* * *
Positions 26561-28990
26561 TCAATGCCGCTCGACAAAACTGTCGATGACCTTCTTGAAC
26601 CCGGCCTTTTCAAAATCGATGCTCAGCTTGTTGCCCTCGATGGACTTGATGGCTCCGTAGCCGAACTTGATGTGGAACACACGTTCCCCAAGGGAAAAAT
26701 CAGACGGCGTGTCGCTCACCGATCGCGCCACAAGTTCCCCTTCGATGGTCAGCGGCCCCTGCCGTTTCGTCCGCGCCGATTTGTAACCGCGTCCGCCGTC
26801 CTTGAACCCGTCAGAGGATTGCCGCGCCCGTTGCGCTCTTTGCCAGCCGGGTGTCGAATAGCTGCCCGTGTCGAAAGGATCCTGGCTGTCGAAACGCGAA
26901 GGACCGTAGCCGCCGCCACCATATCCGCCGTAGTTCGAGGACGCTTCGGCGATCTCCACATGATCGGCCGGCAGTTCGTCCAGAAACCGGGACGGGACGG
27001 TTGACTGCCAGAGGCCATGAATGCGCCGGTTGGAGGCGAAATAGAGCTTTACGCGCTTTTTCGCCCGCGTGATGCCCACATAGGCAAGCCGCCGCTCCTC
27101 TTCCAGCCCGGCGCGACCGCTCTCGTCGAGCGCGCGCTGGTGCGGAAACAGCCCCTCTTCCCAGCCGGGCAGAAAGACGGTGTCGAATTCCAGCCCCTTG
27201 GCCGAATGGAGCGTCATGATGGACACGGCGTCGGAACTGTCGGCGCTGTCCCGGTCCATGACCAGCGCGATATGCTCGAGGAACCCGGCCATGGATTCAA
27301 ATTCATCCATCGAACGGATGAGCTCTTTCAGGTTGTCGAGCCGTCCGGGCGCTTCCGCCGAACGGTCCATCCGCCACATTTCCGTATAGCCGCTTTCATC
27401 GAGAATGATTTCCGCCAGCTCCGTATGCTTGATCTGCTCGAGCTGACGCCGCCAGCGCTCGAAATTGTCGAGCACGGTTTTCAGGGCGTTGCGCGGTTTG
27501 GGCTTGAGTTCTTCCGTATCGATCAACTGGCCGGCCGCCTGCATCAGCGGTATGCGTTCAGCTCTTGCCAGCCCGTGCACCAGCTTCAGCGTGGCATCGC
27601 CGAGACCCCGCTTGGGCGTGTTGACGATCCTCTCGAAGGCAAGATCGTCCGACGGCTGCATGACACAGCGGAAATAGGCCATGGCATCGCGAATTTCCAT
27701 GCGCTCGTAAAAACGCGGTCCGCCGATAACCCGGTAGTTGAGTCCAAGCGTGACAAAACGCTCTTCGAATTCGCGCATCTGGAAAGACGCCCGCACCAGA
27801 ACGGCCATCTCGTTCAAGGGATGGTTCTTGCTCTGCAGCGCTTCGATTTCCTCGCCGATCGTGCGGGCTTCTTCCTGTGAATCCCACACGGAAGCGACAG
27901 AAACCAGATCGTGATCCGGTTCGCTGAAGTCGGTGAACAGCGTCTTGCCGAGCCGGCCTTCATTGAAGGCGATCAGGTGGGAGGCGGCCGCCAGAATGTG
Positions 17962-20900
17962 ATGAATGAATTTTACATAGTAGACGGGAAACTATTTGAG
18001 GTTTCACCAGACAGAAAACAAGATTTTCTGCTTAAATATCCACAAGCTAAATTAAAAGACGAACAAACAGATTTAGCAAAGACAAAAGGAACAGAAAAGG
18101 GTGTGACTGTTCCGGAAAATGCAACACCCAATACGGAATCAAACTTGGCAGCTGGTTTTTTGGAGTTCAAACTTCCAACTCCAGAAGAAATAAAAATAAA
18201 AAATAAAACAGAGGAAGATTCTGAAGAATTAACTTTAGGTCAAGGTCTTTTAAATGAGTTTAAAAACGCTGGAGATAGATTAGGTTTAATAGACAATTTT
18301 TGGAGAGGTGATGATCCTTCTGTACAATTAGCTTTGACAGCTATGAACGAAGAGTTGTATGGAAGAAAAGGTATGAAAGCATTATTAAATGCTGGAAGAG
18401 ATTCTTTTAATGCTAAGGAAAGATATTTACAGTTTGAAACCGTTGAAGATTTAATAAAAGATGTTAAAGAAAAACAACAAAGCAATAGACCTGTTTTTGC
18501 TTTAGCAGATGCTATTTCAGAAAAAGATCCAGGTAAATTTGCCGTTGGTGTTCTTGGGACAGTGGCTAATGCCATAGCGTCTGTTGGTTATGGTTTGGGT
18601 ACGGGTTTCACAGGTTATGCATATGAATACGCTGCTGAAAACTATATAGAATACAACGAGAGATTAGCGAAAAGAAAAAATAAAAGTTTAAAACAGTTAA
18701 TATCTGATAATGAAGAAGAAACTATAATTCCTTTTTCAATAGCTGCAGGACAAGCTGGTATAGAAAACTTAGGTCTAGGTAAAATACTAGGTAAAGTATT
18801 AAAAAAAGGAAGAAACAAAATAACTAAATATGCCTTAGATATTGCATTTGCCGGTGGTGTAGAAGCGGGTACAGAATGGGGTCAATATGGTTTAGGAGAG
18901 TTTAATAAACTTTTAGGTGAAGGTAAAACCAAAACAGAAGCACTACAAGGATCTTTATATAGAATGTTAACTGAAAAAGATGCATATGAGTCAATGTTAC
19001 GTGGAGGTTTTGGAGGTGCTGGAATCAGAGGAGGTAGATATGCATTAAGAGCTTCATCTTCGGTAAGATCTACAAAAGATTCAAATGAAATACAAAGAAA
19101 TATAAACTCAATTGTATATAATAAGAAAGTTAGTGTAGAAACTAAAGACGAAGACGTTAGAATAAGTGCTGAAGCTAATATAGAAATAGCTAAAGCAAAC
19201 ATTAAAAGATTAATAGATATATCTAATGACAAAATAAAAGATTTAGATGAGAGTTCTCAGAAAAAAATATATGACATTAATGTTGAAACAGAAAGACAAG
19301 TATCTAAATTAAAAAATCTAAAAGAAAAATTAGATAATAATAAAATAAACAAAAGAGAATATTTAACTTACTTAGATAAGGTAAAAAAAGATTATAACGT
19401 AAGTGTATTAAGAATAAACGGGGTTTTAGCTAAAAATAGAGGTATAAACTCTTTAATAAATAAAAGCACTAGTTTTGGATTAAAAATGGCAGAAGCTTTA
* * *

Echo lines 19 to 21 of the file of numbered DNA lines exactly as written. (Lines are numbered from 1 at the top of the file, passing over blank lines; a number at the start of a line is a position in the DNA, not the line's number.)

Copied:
18001 GTTTCACCAGACAGAAAACAAGATTTTCTGCTTAAATATCCACAAGCTAAATTAAAAGACGAACAAACAGATTTAGCAAAGACAAAAGGAACAGAAAAGG
18101 GTGTGACTGTTCCGGAAAATGCAACACCCAATACGGAATCAAACTTGGCAGCTGGTTTTTTGGAGTTCAAACTTCCAACTCCAGAAGAAATAAAAATAAA
18201 AAATAAAACAGAGGAAGATTCTGAAGAATTAACTTTAGGTCAAGGTCTTTTAAATGAGTTTAAAAACGCTGGAGATAGATTAGGTTTAATAGACAATTTT